The Association between Risk Perception and Hesitancy toward the Booster Dose of COVID-19 Vaccine among People Aged 60 Years and Older in China.Vaccines (Basel). 2022 Jul 12; 10(7)V
Given the prevalence of the omicron variant and decreased immunity provided by vaccines, it is imperative to enhance resistance to COVID-19 in the old population. We planned to explore the hesitancy rate toward the booster dose of the COVID-19 vaccine and the association between risk perception and the abovementioned rate among people aged 60 and older.
This national cross-sectional study was conducted in mainland China from 25 May to 8 June 2022, targeting people who were 60 years old or above. Four dimensions were extracted from the Health Belief Model (HBM) to assess participants' perceived risk levels, including perceived susceptibility, perceived severity, perceived barriers, and perceived benefit. An independent Chi-square test was used to compare the vaccine hesitancy rates among different groups stratified by characteristics. Univariable and multivariable logistic regression models were performed to explore the associations between risk perception and hesitancy rate.
Of 3321 participants, 17.2% (95% CI: 15.9-18.5%) were hesitant about booster shots of COVID-19 vaccines. Believing that they were ineligible for vaccination due to certain illnesses (38.3%), concern about vaccine safety (32.0%), believing the booster shots were unnecessary (33.1%), and their limitation on movements (28.0%) were the main reasons for vaccine hesitation. Adjusted by all the selected covariates, people with low perception level of susceptibility (aOR = 1.39, 95% CI: 1.00-1.92) and benefit (low: aOR = 3.31, 95% CI: 2.01-5.45; moderate: aOR = 2.23, 95% CI: 1.75-2.85) were less likely to receiving the booster dose, and the same results were found in people with higher perceived barriers (moderate: aOR = 2.67, 95% CI: 2.13-3.35; high: aOR = 2.04, 95% CI: 1.14-3.67). Our estimates were stable in all four models.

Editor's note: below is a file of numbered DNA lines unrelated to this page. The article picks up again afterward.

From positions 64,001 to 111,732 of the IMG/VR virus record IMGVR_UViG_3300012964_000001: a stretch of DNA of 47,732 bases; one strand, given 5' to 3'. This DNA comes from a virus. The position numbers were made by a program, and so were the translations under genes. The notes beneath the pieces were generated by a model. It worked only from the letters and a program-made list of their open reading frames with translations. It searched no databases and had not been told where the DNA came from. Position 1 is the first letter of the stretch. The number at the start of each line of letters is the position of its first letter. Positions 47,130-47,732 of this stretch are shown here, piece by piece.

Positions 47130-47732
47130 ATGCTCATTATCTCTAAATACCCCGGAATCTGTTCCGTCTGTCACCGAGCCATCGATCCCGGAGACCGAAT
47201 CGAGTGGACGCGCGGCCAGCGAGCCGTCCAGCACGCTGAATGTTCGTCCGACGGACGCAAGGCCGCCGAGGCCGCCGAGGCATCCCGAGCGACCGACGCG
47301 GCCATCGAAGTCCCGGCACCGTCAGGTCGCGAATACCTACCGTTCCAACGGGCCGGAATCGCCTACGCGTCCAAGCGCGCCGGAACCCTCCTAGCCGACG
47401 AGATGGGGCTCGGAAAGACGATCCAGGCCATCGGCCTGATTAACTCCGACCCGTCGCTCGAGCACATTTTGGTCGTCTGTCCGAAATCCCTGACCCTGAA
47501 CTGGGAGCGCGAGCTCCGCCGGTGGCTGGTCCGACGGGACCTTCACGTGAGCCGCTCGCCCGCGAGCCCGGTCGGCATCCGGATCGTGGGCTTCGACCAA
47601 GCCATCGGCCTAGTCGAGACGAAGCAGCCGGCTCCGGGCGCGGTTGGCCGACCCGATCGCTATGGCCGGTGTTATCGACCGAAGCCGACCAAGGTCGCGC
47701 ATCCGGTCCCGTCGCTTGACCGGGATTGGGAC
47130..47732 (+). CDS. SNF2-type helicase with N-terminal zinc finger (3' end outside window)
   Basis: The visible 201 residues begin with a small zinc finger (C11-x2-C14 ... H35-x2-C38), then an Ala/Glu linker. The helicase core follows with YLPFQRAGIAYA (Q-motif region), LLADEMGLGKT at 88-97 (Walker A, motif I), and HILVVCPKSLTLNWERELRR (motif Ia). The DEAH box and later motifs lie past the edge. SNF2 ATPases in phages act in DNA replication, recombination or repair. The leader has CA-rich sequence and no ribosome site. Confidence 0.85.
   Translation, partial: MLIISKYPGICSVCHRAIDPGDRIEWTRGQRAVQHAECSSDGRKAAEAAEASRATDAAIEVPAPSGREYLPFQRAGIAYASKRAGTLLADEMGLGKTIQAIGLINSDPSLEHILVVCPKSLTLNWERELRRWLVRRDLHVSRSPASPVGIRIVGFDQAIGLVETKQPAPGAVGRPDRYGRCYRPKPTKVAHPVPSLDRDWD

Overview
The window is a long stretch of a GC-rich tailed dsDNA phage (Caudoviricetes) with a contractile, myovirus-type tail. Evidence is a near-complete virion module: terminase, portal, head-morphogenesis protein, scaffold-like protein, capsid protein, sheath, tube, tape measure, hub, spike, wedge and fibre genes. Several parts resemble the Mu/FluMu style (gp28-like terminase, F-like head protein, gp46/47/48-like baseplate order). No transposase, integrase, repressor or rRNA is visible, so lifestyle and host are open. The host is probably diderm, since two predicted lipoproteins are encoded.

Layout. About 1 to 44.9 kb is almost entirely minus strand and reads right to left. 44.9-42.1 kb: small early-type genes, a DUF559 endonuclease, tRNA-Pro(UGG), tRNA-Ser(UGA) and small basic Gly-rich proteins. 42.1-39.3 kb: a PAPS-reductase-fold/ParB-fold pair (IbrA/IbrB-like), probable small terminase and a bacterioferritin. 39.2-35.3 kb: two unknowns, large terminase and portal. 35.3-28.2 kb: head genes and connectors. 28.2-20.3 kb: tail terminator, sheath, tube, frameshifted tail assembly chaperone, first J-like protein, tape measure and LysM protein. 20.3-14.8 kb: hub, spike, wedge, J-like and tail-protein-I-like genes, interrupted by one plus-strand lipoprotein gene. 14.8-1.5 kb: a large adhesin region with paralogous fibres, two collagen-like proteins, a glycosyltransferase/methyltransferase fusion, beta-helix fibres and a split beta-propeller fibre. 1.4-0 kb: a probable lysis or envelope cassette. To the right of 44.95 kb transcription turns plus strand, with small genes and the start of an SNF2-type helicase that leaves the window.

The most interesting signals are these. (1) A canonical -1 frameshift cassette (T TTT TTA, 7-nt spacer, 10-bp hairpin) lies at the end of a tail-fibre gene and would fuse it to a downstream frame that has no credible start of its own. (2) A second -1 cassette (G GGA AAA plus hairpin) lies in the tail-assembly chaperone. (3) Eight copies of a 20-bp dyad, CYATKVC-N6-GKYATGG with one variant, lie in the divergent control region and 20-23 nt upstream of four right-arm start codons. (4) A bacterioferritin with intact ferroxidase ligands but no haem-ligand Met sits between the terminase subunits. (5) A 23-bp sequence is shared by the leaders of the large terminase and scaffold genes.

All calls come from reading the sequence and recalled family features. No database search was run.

In total, 17.2% of the people aged 60 years and older in China were hesitant about booster dose of COVID-19 vaccines, and it was closely associated with a lower level of perceived susceptibility and benefit, as well as a higher level of perceived barriers. Concerns about contraindications, vaccine safety, and limited movements were the main reasons for vaccine hesitancy. Targeted public health measure is a priority to improve the understanding of the elderly on their own susceptibility and vulnerability and clear the obstacles to vaccination.